The 2019-20 version of the Common Application has an essay length limit of 650 words. Even though the personal essay prompts change regularly, the length tends to stay in place. This length resulted from many colleges feeling that the 500 word limit of 2011-2013 was a little too short. Keep in mind that even colleges who don't use the Common Application have clearly defined length limits for essays.
Learn how important this word limit is and how to make the most of your 650 words.
How Strict Is the Limit?
Many wonder whether they can go over the limit, even if only by a few words. What if you feel that you need more space to communicate all of your ideas clearly?
650 words is not a lot of space in which to convey your personality, passions, and writing ability to the people in admissions offices-and the title and any explanatory notes are also included in this limit. The holistic admissions processes of most schools prove that colleges really do want to get to know the person behind your test scores and grades. Since the essay is one of the best places for showcasing who you are, is it worth it to go over?
Most experts recommend adhering to the limit. The Common Application will even prompt its applicants if they exceed the word count to prevent them from going over. Most admissions officers have stated that, while they will read all essays in their entirety, they are less inclined to feel that essays over 650 accomplish what they set out to do. In short: any of the prompts can and should be answered in 650 words or fewer.
Why You Shouldn't Go Over the Essay Length Limit
Some colleges will allow you to exceed the limit set by the Common Application, but you should avoid writing more than 650 words in all cases for the following reasons:
- College students adhere to guidelines: If a professor assigns a five-page paper, they don't want a 10-page paper and you don't have 55 minutes to take 50-minute exams. The message that you send to a college when you write a powerful essay in 650 words or fewer, even when they accept longer submissions, is that you can succeed under any conditions.
- Essays that are too long can leave a negative impression: Essays over 650 may make you appear over-confident. The word counts have been established by experts for a reason and writing more than you are allowed might make it seem like you think what you have to say is more important than other applicants, who have to follow the rules. Avoid seeming self-important by stopping yourself from going overboard.
- Good writers know how to edit and cut: Any college writing professor would tell you that most essays become stronger when they are trimmed. There are almost always words, sentences, and even entire paragraphs that don't contribute to an essay and can be omitted. As you revise any essay you write, ask yourself which parts help you to make your point and which get in the way-everything else can go. Use these 9 style tips to tighten up your language.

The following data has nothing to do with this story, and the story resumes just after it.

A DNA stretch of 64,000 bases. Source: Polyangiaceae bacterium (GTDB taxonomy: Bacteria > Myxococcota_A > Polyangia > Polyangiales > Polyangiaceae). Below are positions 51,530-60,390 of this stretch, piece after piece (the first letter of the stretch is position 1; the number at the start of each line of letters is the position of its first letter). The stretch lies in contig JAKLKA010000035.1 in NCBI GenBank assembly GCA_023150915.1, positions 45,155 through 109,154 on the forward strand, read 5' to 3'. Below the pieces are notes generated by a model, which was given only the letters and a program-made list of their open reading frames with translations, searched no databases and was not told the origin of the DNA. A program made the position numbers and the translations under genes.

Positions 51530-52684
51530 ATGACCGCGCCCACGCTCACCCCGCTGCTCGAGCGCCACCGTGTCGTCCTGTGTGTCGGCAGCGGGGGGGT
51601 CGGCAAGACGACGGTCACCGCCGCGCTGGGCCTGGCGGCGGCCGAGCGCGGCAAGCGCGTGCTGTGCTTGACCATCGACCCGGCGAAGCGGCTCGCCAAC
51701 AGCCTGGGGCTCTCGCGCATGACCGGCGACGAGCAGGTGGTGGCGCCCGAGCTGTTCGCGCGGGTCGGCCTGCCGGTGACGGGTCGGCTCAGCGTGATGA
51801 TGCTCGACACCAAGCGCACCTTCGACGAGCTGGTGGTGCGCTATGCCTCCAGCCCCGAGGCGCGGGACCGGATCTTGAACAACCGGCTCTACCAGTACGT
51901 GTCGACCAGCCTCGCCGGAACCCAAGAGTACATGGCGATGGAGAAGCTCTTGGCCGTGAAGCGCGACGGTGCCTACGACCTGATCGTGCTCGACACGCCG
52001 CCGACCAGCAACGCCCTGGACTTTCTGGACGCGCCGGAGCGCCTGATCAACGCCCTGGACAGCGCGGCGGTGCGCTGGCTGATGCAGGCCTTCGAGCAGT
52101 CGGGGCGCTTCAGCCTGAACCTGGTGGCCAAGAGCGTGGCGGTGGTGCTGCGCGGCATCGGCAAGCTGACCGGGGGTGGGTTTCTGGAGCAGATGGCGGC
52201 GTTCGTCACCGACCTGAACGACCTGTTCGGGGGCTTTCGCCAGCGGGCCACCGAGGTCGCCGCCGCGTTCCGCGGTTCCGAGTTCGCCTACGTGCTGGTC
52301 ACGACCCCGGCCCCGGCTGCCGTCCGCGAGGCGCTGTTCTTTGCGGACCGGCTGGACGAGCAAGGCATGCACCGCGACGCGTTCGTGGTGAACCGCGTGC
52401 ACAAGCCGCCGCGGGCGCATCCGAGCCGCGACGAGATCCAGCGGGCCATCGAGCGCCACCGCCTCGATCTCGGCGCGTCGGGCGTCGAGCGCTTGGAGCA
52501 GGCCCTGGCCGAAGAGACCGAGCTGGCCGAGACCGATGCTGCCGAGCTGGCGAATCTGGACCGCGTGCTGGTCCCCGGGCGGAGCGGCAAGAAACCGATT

College admissions officers will read essays that are too long but may consider them to be rambling, unfocused, or poorly-edited. Remember that your essay is one of many and your readers will wonder why yours is longer when it doesn't need to be.
Choosing the Right Length
If everything from 250 to 650 words is fair game, what length is best? Some counselors advise students to keep their essays on the shorter end but not all colleges place the most value in succinctness.
The personal essay is the most powerful tool at your disposal for showing readers your personality without meeting them. If you've chosen a focus that reveals something meaningful about you, you're probably going to need more than 250 words to provide the makings of an effective essay.
In general, your level of detail should make the decision of length for you. Some of the Common App essay prompts require much more detail and illustration than the others, such as option 1 about your identity, while others, such as option 6 about losing track of time, require you to answer multiple separate questions and be as concise as possible for each.
In general, the length of an essay does not decide its effectiveness. If you have answered the prompt in its entirety and feel proud of your work, there is no need to stress about any particular word count. Do not pad your essay with filler content and tautologies to stretch it out or leave important sections out in the interest of keeping it brief.